• As discussed above, image effects and/or a transition effects may at least be partially defined by an operating parameter having a range, wherein a suitable value for the operating parameter is chosen for the application of the effect to still image data. One or more sub-ranges of said range may not be deemed suitable for use in creating a movie in a predetermined genre. This may, for example, be the case for an operating parameter governing the speed of an effect, for example panning speed in a panning image effect, where minimum and/or maximum speed values achievable can be considered as imbuing the movie with a sense of urgency for sluggishness not deemed appropriate for a selected movie genre. If sub-ranges of an operating parameter range are deemed unsuitable for use in creating a movie in accordance with the genre selected by the user the image effect and/or transition effect is applied to the still image data based on operating parameters that are not within the sub-range.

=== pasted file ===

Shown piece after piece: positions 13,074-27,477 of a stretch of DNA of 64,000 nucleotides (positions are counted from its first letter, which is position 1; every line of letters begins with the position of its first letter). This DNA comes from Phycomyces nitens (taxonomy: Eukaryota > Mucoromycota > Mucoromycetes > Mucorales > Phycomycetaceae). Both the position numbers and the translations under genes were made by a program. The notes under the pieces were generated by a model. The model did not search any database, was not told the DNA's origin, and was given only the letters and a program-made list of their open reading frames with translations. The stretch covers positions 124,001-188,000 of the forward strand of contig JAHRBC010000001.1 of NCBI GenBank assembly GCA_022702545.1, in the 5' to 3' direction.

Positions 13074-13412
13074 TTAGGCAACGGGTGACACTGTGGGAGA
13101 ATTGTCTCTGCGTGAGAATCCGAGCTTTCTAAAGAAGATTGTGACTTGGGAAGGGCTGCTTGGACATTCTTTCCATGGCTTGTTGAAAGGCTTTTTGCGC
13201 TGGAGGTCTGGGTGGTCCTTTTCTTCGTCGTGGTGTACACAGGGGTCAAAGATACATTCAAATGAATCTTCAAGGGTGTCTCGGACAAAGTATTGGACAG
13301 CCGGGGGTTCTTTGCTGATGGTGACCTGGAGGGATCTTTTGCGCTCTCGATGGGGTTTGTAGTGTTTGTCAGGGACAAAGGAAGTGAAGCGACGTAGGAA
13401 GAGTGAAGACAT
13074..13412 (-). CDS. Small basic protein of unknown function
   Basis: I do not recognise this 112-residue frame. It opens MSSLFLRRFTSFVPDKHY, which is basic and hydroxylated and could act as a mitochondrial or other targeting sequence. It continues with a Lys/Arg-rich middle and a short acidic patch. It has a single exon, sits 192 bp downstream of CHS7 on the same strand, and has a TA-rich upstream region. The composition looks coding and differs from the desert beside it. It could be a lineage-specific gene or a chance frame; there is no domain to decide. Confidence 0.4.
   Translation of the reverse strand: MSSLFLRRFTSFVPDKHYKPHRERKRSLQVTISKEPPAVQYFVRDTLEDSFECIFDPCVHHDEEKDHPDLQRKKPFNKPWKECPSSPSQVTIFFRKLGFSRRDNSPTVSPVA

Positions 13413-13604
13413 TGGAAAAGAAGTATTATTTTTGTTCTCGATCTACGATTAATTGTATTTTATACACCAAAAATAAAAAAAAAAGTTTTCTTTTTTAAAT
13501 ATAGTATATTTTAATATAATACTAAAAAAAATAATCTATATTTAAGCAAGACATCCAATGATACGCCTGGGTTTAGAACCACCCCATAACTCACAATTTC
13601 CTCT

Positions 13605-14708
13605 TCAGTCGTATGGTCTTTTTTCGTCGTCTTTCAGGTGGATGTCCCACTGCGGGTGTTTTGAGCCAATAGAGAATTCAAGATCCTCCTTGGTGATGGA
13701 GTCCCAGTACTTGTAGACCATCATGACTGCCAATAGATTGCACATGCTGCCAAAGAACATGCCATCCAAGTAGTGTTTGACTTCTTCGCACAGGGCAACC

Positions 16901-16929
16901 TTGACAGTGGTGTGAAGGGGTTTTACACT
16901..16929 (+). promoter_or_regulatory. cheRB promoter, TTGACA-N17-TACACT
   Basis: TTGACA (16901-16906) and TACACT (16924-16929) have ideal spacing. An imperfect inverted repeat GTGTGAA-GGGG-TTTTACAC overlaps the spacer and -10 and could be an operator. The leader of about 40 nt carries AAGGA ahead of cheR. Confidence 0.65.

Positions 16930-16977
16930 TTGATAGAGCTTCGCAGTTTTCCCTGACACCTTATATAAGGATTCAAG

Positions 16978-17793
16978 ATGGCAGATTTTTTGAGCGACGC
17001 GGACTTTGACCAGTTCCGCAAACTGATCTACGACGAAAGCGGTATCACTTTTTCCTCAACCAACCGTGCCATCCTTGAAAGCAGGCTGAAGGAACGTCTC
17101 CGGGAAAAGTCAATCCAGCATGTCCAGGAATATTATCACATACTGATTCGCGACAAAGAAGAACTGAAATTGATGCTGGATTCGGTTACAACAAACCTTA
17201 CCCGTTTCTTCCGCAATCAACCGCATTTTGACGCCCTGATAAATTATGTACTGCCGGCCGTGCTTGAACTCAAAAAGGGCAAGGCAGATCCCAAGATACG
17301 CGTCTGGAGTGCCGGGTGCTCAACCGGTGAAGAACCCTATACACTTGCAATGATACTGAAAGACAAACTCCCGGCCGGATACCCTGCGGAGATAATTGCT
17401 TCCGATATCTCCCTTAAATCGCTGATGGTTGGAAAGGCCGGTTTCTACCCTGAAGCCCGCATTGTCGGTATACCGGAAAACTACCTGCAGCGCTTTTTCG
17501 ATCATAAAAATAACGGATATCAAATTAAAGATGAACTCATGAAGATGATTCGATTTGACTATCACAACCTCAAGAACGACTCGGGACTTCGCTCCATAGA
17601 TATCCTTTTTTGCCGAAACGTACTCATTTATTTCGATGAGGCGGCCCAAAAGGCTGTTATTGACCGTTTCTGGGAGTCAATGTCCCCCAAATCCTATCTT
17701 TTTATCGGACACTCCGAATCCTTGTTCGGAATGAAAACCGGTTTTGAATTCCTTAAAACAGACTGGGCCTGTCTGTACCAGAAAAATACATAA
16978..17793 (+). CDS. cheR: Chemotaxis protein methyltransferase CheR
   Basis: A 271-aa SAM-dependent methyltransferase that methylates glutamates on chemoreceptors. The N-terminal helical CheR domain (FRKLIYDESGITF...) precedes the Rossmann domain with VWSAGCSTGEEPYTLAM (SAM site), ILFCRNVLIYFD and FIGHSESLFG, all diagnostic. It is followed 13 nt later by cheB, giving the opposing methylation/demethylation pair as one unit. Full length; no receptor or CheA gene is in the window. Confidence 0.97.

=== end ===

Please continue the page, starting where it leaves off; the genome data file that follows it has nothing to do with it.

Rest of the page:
• As discussed above, the application of a particular image effect or image transition effect may not be performed on the data processing apparatus that receives the indication of a desired genre from the user. The above described limiting of the effects available for application to still image data to effects suitable for use in the genre selected by the user and the described limiting of the ranges of the operating parameters used when applying these effects to still image data, however, can still be performed on the data processing apparatus receiving the indication of the desired genre from the user.